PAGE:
Q. I was hoping to avoid it, but no such luck: I have to have chemotherapy. What's this CMF the doctor says I'll be having?
A. CMF is an acronym for the three-drug "cocktail" you'll be getting. This particular combination is unusual in that it's been found effective for women with both node-negative, and node-positive breast cancer.
First off, here're the names of the drugs that make up the acronym: cyclophosphamide (Cytoxan); methotrexate (Amethopterin, Mexate, Folex); and fluorouracil (5FU). Don't bother committing this to memory; it's enough to know that you're getting "CMF."
How do these three drugs work together to kill cancer? Basically, each attacks your cancer cells in a slightly different way. "C" attaches itself to the cancer cell's DNA, which then gets tangled up and is unable to replicate itself (sneaky!). "M" prevents cells from using folic acid, a vitamin that's critical for their growth and development; without it, they die. And "F" is made up of molecules that look very much like the molecules in normal cells, but they're structured slightly differently; this very small difference is enough to keep cells from functioning properly, once "F" makes its way into them. And when cells can't function, they die.
Q. OK, what's the schedule? How many times, and how often, will I get CMF treatment?
A. Delivery methods and schedules vary, as the pharmacology is constantly changing. That said, CMF is usually given intravenously, via a drip into your hand or arm. You'll receive the drugs on the first day of treatment, then again eight days later, then wait for three weeks. This is known as one cycle. The CMF cycle will be repeated six to eight times, so it'll take you about five to six and a half months, start to finish, barring any complications that slow down the process.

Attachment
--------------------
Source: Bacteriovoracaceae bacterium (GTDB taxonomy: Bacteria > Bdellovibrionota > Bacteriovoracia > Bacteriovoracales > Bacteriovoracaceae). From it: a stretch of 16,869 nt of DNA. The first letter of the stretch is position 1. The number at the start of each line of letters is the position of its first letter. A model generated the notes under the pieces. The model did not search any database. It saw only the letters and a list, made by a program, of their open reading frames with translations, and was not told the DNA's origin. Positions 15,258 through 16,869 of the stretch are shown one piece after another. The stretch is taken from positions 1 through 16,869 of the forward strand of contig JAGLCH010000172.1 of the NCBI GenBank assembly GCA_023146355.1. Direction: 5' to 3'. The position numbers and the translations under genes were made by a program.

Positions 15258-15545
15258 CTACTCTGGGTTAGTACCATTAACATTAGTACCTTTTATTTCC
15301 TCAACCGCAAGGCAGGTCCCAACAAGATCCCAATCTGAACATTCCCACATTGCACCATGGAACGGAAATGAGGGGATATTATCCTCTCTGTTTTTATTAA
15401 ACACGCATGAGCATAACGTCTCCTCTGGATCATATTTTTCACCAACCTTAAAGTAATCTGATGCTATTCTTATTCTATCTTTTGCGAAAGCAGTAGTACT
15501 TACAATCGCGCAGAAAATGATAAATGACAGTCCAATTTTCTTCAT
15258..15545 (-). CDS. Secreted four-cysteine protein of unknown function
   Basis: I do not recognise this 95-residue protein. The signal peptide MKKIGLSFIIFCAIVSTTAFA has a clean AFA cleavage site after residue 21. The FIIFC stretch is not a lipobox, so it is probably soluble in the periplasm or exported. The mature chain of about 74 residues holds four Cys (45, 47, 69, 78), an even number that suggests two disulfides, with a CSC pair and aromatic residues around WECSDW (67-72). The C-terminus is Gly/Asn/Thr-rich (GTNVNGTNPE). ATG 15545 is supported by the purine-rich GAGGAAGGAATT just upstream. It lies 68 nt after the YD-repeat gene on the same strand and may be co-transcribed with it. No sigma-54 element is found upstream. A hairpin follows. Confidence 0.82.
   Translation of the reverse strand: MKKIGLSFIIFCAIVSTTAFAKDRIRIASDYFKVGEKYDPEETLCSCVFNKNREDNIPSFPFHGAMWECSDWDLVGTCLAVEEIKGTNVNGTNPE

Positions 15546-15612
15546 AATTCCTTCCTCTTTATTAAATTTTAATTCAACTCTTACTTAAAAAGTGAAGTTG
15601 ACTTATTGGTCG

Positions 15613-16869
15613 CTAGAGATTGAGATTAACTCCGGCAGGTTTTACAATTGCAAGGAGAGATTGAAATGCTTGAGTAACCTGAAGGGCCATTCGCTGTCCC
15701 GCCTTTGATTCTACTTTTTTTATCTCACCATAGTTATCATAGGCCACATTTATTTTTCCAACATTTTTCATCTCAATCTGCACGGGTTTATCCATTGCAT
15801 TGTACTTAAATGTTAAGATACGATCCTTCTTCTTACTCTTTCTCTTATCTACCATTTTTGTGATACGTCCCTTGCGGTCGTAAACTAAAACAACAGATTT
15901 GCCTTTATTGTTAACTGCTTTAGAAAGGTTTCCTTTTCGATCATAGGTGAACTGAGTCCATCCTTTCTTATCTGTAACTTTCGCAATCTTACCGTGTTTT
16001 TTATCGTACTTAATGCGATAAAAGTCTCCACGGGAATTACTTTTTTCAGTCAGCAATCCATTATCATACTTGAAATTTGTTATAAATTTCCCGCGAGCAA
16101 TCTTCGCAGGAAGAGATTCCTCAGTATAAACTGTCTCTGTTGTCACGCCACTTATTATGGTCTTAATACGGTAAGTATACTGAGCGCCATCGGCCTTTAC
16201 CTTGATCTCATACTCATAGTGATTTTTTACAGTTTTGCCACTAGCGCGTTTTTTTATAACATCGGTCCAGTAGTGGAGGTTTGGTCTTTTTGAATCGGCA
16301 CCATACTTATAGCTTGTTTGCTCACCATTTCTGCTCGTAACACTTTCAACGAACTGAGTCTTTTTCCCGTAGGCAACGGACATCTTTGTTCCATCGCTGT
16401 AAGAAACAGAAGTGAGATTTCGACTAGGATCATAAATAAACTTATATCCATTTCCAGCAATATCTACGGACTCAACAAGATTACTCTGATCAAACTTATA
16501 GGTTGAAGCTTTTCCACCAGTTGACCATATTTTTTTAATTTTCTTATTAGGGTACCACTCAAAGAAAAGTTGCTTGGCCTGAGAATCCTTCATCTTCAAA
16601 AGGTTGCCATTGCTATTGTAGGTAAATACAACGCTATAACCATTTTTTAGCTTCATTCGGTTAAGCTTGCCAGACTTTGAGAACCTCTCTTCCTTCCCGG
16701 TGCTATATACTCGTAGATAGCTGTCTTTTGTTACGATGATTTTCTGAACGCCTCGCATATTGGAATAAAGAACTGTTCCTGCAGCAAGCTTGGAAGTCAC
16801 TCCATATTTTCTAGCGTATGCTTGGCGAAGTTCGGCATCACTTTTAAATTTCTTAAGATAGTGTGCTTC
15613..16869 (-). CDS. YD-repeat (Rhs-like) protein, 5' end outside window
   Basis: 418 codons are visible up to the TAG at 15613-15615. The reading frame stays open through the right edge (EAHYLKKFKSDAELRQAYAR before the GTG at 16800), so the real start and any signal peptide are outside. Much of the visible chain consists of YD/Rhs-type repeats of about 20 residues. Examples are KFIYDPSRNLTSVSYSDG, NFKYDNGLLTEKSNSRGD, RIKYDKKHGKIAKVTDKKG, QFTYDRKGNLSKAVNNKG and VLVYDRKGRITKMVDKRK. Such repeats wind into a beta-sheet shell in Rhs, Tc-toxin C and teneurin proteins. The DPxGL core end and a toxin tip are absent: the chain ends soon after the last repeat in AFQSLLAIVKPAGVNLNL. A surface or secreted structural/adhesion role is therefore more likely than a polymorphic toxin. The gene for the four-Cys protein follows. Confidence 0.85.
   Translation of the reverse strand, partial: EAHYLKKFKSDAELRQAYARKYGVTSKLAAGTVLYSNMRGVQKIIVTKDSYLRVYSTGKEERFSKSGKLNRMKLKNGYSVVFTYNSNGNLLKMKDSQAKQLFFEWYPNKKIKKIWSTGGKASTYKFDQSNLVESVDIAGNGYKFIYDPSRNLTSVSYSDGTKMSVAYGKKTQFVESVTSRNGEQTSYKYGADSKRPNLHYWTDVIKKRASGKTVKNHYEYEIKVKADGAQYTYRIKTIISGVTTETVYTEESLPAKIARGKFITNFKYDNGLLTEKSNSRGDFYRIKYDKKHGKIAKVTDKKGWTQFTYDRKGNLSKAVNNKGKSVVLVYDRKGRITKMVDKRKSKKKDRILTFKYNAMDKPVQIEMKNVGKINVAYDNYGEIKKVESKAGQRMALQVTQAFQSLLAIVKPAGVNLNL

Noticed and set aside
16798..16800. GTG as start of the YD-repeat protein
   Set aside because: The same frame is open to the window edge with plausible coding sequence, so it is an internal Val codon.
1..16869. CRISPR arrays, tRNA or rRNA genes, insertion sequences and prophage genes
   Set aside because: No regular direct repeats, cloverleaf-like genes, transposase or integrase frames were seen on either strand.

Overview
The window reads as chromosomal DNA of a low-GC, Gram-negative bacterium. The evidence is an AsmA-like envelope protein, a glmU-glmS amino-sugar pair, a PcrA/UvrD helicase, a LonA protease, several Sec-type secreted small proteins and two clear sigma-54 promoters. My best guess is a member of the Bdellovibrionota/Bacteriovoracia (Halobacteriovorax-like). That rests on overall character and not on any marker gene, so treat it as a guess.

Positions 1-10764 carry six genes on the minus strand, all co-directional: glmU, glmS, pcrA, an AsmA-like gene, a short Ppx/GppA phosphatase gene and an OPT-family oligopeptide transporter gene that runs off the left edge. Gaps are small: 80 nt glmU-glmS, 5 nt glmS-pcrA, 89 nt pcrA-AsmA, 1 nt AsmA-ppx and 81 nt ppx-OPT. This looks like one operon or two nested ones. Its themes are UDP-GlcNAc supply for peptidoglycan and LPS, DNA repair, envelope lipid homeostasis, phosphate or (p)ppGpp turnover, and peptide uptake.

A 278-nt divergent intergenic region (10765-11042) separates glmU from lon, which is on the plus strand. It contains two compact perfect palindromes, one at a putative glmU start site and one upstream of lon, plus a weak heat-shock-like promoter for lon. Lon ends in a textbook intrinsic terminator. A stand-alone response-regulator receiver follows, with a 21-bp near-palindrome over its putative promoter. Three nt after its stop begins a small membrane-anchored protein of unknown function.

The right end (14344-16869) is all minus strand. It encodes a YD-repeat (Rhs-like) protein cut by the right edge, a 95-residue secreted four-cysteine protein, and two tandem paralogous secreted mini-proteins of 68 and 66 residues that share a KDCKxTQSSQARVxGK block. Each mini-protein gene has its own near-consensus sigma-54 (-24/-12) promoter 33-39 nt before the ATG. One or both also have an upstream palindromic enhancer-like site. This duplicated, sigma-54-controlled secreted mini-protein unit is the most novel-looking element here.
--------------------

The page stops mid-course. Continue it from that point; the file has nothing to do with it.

There are other ways of receiving CMF, mostly involving variations in timing. Occasionally, "C" is given orally, rather than intravenously. And sometimes the drugs are administered all together, once every three weeks, for eight to twelve cycles. Your doctor will fill you in on exactly the schedule you'll be following.
The CMF treatment itself will probably take between 2 and 3 hours. Add to that the ride to and from the hospital, the blood tests before (to make sure your white cells are up to the battle), and the inevitable waiting around, and you're looking at half a day each time. Bring stuff to distract or amuse yourself: books, knitting, a friend or family member. You don't want to just sit around and twiddle your thumbs the whole time.
Q. You mentioned complications to CMF chemo...
A. Each time you begin CMF treatment, you'll have blood drawn first. One of chemo's side effects is lowering your white blood cell count; i.e., killing off some of the cells that help fight infection. If your doctor decides your white cell count isn't high enough to keep you healthy, he or she will delay your next chemo until your white cells have built themselves back up to an acceptable level.